These figures come from Poverty Rates for Selected Detailed Race and Hispanic Groups by State and Place: 2007-2011, an American Community Survey brief that presents poverty rates by race and Hispanic origin for the United States, each state and the District of Columbia. For the nation and each state, poverty rates are summarized for the major race groups. For the nation, each state and selected places, poverty rates are summarized for American Indians and Alaska Natives,  detailed Asian groups with populations of 750,000 or more, Native Hawaiian and Other Pacific Islander groups with populations of 25,000 or more and Hispanic-origin groups with populations of 1 million or more.

Two race groups had poverty rates more than 10 percentage points higher than the national rate of 14.3 percent: American Indian and Alaska Native (27.0 percent) and black or African- American (25.8 percent). Rates were above the overall national average for Native Hawaiians and Other Pacific Islanders (17.6 percent), while poverty rates for people identified as white  (11.6 percent) or Asian (11.7 percent) were lower than the overall poverty rate. Poverty rates for whites and Asians were not statistically different from each other.  The Hispanic population had a poverty rate of 23.2 percent, about nine percentage points higher than the overall U.S. rate.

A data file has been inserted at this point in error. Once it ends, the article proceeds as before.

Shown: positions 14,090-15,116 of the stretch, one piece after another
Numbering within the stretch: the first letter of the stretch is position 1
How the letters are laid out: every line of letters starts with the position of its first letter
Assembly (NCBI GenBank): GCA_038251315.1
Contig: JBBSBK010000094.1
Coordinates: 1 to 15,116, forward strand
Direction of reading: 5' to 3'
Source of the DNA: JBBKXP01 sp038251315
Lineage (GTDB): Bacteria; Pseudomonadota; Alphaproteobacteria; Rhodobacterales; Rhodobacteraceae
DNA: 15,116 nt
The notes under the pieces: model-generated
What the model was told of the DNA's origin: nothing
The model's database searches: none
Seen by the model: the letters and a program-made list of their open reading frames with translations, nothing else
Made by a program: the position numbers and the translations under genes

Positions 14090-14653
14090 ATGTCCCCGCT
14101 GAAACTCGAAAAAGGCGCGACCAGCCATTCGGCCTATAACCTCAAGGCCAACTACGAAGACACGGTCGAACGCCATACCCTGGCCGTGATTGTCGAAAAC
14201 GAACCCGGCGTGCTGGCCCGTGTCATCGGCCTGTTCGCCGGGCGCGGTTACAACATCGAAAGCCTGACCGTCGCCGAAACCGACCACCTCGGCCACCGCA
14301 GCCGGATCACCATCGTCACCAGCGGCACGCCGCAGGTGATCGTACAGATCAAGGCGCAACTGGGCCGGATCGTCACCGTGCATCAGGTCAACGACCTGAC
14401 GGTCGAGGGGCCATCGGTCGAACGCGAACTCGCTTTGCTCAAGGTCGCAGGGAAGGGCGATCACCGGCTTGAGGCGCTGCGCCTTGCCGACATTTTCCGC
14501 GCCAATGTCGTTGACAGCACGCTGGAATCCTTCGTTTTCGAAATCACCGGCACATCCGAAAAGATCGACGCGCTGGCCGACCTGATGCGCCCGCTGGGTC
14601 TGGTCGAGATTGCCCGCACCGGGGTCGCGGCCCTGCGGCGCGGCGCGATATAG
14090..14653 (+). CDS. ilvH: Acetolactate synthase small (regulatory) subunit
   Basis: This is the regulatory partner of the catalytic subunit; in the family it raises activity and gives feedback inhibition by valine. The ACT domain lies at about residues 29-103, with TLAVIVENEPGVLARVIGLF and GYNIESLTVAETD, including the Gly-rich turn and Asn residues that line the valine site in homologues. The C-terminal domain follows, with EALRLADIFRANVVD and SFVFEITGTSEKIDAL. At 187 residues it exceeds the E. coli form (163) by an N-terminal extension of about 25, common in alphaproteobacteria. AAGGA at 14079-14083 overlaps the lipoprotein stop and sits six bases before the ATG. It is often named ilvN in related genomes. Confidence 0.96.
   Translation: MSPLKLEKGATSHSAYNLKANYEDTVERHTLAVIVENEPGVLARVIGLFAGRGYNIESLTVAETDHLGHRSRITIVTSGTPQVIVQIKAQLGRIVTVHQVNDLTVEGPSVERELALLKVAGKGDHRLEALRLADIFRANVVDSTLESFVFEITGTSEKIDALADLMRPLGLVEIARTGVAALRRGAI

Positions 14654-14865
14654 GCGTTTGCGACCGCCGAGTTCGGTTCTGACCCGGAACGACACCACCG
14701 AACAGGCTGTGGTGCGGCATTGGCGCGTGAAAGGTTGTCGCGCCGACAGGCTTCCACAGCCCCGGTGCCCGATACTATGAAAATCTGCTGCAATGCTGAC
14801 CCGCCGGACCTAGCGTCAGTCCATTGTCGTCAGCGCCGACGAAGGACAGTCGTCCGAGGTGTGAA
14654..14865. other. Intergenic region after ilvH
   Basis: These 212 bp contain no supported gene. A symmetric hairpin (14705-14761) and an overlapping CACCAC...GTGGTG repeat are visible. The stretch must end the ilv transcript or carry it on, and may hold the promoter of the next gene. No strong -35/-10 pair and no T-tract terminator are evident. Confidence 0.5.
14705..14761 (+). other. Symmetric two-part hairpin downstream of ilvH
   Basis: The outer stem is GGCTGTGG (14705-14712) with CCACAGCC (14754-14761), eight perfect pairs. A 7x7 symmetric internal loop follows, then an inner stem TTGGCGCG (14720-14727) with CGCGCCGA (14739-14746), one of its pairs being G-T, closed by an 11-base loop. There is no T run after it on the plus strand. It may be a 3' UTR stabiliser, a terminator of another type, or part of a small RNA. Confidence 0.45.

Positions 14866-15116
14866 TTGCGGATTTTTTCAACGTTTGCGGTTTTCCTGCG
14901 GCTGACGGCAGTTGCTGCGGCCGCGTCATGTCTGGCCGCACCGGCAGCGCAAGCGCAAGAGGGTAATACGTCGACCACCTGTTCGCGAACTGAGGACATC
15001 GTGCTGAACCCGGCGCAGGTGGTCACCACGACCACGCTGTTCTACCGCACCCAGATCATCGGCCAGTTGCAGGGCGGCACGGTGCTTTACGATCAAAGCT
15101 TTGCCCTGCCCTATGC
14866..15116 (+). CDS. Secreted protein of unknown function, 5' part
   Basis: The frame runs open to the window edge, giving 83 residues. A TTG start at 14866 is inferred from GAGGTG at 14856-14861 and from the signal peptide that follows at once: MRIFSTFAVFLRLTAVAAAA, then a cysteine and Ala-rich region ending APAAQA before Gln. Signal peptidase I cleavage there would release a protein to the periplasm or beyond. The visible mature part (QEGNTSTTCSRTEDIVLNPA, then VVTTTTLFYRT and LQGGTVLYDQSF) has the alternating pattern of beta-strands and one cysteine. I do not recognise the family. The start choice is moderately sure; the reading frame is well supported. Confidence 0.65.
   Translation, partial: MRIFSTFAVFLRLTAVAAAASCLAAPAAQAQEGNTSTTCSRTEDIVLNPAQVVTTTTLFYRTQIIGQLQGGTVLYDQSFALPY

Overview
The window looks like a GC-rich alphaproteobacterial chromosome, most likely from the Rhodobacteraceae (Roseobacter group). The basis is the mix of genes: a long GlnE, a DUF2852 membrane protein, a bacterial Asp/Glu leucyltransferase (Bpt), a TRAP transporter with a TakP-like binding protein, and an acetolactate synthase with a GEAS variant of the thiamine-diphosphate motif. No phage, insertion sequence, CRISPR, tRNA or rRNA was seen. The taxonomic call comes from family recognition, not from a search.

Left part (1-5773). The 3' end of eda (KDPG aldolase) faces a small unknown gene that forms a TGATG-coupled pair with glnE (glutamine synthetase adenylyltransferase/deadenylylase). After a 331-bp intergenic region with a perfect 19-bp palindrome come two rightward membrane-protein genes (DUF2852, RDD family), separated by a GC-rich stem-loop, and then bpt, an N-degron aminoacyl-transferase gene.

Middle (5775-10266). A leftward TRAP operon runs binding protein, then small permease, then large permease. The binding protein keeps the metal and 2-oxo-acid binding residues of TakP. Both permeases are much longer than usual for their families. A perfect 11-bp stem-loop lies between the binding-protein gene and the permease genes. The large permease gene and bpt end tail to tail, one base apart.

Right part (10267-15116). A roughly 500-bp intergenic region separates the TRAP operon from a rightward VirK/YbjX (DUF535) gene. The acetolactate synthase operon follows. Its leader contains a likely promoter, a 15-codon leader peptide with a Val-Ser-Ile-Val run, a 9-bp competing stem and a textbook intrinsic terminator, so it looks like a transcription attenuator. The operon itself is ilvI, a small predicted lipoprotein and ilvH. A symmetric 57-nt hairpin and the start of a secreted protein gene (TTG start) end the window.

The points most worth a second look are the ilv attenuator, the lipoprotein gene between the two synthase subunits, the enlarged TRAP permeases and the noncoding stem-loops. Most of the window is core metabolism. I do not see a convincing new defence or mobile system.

Other highlights:

  • According to the 2007-2011 American Community Survey, 42.7 million people in the United States, or 14.3 percent, had income below the poverty level.
  • For the Asian population, poverty rates were higher for Vietnamese (14.7 percent) and Koreans (15.0 percent) and lower for Filipinos (5.8 percent). Poverty rates for Vietnamese and Koreans were not statistically different from each other.
  • For Asians, nine states had poverty rates below 10 percent (Connecticut, Delaware, Hawaii, Maryland, Nevada, New Hampshire, New Jersey, Virginia and South Carolina).
  • Among Hispanics, national poverty rates ranged from a low of 16.2 percent for Cubans to a high of 26.3 percent for Dominicans.

 To say we are free is not correct…with poverty rates this high, we are prisoners of ruthless capitalism and modern day slavery…Trace/Lara